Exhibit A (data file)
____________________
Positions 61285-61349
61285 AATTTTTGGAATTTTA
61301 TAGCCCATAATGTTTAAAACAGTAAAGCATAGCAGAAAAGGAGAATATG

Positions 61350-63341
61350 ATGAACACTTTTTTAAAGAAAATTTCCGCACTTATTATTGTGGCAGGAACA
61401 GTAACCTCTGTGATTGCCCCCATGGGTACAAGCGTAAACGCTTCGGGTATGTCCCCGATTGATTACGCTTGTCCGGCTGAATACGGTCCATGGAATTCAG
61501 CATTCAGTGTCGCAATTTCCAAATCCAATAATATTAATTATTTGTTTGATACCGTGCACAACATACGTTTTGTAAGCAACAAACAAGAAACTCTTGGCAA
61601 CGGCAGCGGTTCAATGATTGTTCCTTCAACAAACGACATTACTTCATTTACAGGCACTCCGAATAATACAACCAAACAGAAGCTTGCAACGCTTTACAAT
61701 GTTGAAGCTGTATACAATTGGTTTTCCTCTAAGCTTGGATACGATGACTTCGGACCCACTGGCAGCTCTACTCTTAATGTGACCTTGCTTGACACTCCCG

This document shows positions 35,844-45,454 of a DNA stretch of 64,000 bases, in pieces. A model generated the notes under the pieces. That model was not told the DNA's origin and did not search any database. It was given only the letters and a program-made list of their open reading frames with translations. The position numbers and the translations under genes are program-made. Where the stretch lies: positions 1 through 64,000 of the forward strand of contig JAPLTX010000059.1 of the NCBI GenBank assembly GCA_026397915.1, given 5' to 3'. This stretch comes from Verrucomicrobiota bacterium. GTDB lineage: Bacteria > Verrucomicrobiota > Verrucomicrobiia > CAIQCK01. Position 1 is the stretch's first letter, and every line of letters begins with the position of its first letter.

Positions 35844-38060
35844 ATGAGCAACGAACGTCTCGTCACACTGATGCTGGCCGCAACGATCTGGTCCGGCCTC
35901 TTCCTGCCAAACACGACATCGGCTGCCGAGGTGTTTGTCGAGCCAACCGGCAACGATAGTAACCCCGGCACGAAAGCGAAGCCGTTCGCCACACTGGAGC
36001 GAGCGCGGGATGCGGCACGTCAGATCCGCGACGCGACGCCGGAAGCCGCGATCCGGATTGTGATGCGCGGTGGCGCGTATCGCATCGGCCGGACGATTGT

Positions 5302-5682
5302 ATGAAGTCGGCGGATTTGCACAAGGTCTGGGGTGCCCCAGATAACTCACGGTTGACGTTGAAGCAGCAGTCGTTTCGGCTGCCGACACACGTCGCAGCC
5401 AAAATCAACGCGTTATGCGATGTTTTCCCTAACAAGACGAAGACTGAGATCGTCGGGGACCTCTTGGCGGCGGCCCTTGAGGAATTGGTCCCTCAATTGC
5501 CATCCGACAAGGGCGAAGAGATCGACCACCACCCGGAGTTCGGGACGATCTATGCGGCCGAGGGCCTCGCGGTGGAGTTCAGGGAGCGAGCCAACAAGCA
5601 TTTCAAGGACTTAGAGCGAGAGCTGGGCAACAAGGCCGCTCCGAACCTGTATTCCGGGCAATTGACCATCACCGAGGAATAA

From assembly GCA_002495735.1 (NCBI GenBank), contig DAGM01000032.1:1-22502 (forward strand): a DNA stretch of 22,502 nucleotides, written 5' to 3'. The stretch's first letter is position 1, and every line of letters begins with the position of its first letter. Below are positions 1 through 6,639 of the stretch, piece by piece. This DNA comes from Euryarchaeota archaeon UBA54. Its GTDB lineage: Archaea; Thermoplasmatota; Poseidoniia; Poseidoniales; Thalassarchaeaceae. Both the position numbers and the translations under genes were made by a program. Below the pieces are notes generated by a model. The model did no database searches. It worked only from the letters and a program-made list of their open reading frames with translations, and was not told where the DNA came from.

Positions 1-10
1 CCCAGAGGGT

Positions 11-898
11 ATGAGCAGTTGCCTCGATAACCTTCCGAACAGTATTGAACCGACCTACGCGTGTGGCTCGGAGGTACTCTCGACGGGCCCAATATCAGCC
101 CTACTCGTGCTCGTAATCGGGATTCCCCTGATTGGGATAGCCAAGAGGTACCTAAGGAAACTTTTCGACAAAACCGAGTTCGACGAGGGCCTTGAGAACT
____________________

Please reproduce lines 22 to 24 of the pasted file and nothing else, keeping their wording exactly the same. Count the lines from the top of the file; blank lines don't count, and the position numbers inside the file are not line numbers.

1 CCCAGAGGGT

Positions 11-898
11 ATGAGCAGTTGCCTCGATAACCTTCCGAACAGTATTGAACCGACCTACGCGTGTGGCTCGGAGGTACTCTCGACGGGCCCAATATCAGCC